A familiar refrain sounded from Missouri lawmakers and school leaders Monday night worrying over efforts to fix a troublesome student transfer law.
The current bill in some situations would allow students in unaccredited school districts to transfer with public funds to nonreligious private schools — a divisive proposal.
“I have great concern because of this one controversial piece that there is the potential that no bill gets through the Legislature,” Missouri Education Commissioner Chris Nicastro said.
The commissioner was part of a panel, along with state Board of Education member John Martin, Kansas City Superintendent Steve Green and state Sens. David Pearce and Jason Holsman speaking before a full house at the Plaza branch of the Kansas City Public Library. The event was hosted by KCPT.
While the current application of the law is financially crippling two unaccredited districts in the St. Louis area, Kansas City expects it will rise out of the law’s shadow before it can have serious impact here.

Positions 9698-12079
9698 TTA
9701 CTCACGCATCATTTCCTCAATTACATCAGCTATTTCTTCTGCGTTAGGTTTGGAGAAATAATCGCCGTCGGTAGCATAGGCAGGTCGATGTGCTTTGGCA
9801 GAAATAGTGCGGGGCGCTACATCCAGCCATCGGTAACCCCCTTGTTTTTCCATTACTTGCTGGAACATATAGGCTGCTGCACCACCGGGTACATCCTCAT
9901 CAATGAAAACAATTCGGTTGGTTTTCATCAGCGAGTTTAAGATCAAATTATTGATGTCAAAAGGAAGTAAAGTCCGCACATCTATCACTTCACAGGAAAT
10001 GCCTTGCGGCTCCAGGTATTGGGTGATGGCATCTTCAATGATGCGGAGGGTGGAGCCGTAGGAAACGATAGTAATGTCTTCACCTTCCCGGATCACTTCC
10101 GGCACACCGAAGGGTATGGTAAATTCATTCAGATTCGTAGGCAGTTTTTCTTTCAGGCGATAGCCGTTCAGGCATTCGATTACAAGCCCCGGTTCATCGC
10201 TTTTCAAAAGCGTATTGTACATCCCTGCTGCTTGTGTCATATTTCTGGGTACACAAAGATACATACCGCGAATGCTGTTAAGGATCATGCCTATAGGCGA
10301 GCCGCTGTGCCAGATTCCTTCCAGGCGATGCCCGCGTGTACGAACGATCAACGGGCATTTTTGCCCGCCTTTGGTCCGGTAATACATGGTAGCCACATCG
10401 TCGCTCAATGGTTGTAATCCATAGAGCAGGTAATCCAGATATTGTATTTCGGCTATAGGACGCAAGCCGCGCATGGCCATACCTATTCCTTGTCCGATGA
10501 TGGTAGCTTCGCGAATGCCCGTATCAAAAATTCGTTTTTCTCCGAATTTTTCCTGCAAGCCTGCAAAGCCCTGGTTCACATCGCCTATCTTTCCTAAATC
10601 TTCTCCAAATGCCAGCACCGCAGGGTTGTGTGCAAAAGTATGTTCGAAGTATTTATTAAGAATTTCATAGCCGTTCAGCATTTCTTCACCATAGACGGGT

Green repeated previously reported data that 23 children have requested transfers out of the unaccredited Kansas City school district for 2014-2015, compared to some 2,000 combined who asked out of Normandy and Riverview Gardens last August.
More importantly, Green said, he believes Kansas City’s continued improvement will easily put the district in position to regain provisional accreditation, and may even elevate its state report card score to a higher level.
“I expect to be before the state board and ask for full accreditation this fall,” Green said.
Pearce said the bill needed the private school component among its many provisions to get out of committee and earn broader support. But Holsman said he can’t support public funding going to private schools that can be selective in enrollment and aren’t held to the same state accountability system.